Thursday , Jan , 15 , 2009 Christopher Sells

Cuban (and Others) Got Beef

Cuban (and Others) Got BeefMark Cuban v. JR Smith
Everyone’s favorite owner has found his way into the news again. Following an incident between the Nuggets’ JR Smith and the Mavericks’ Antoine Wright, Mavs owner Mark Cuban took it upon himself to have what he called a "cordial and levelheaded" conversation with Smith about an elbow that the player had thrown. This is where the plot thickens. Nuggets coach George Karl had some words for Cuban in regard to the situation:

"I have no problem with him judging that that was a play that should be sent to the league office. But stay away from my players, stay off the court. … In general, I think Mark is good for the game. He’s always trying to make the league better. … But don’t mess with my players."

You can read the links for the response from Cuban and the bit of back and forth that goes on between the owner, Karl and Smith (including Smith sending over a signed pair of kicks to Cuban. Cuban refused the shoes and sent word to Smith that he should try to sell them to help pay the fine that Cuban thinks he’ll receive for his actions.) but the NBA is now on the case and you can expect that they’ll come in and lay down the law. I’d expect that Cuban would get a pretty large fine (which he’ll have no problem paying) and for Smith to also receive a fine.

I like Cuban as much as the next guy. I agree with Karl that he’s good for the league overall, but someone has got to make him respect some of the traditional owner  boundaries, even if he isn’t the traditional owner. I’m OK with him sitting in the stands and acting like the huge fan that he is, but stepping onto the floor and having words with players and referees has to stop. We’ve seen what kind of reaction a fan on the court can receive and Cuban has already been fined for becoming too involved in the action of a game before. For all the good things that he does, it seems like he lessens overall opinion of him with the questionable decisions he sometimes makes. Ease up a bit, Cuban.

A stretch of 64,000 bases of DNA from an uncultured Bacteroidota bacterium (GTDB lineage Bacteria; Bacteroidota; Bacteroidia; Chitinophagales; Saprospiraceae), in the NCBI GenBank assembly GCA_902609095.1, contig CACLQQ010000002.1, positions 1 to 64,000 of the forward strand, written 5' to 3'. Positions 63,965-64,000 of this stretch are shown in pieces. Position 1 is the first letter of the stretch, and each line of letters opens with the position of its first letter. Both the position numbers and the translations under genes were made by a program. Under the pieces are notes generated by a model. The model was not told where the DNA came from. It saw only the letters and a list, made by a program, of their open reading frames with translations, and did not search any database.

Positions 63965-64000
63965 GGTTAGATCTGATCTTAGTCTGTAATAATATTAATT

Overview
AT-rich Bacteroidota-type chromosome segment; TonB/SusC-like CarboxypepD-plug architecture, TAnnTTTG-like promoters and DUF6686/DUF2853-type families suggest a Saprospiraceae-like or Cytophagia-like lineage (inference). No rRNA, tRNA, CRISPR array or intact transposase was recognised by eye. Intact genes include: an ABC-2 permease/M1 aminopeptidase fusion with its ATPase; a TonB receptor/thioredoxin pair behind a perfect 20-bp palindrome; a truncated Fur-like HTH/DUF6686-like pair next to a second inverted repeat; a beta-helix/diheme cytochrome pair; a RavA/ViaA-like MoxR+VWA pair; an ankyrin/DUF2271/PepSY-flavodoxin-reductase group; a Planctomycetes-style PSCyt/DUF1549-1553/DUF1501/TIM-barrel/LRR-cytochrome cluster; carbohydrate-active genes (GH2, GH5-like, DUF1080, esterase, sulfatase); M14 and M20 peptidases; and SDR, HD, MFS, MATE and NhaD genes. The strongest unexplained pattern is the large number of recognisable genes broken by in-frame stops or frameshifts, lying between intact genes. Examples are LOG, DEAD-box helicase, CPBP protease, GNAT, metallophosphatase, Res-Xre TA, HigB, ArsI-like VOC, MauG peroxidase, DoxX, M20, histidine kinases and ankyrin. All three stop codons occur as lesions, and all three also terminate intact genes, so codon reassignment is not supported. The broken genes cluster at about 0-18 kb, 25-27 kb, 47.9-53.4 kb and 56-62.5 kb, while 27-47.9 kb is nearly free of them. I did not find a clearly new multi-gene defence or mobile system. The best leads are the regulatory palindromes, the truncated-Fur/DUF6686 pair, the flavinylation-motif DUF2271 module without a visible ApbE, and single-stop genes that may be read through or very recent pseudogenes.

Yao v. McGrady

The latest news out of Houston surrounding Tracy McGrady’s health involves allegations that Yao Ming wants T-Mac shipped out of town, presumably for a player that would spend more time contributing on the court than "conditioning," healing or rehabbing off of it. Granted, the quote comes from "an extremely plugged-in person," which is just a fancy way of saying "anonymous source." Yao hasn’t said anything publicly and I doubt that he ever would. But if he really is of the opinion that McGrady should be playing elsewhere, he’ll have to wait. With the size of Mac’s contract and his history of injury, there’s not going to be a deal out there that involves the Rockets getting any sort of fair value. The best bet is going to be next year, when McGrady’s contract will expire and teams wouldn’t mind putting up with a walking medical report for the $20+ million that they’ll save at the end of that season.

Paul v. Paul
Chris Paul does amazing things on the basketball court, like flirting with quadruple doubles. With this being the case, there are undoubtedly quite a few younger players modeling their games after his, pretending to be him while hooping with their friends. Pretending to be Chris Paul and pretending to be related to Chris Paul are two separate things, neither of which causes any real damage. Until someone goes to the source to find out if you’re telling the truth, anyway. Missouri point guard Miguel Paul has been claiming that Chris Paul is his first cousin. The claim even found its way onto the team’s website. One problem: Chris Paul has no idea who Miguel Paul is, answering, "Who? I never heard of him," when a student reporter from the university asked CP3 to talk about MP3. This could all turn out to be a funny story that the two will tell at a family reunion in the future. Of course, it could also just be fodder for the crowds in Big 12 arenas during Missouri’s away games, where the fans are known to be pretty cruel. I vote for the latter.

NCAA v. NBA Draft Early Entrants
It’s a pretty well known fact that the NCAA would rather keep its basketball players, the good ones anyway, around for the duration of their eligibility. You’ve heard in years past the growing complaints about the best players– and even some of the lesser talents– bolting campus so they could get paid for playing ball or forgoing college altogether. The NBA eventually helped the NCAA out by instituting a rule that draft entrants have to be one year removed from high school graduation, which led to a number of one-and-done players in the college ranks. The NCAA isn’t happy with that of course, and a proposed rule could mean that players ,ight have to stay in college even longer.

As early as 2010, the period where underclassmen are allowed to do research to find out what pro scouts think of them could be shortened from about two months to ten days. Apparently, the emphasis is no longer on these young men doing what is best for them and having the time to figure out what that is, but on the damage they are doing to their teams. So in 10 days, a player has to find the right guys to talk to (not the seedy types who will try to manipulate them) and work out for NBA teams while also keeping up with their classwork. Yeah, that seems to be a realistic accomplishment. How about these schools stop lying and saying that they’re around for the student-athlete when it’s becoming clearer by the day that they’re very much concerned mainly with themselves?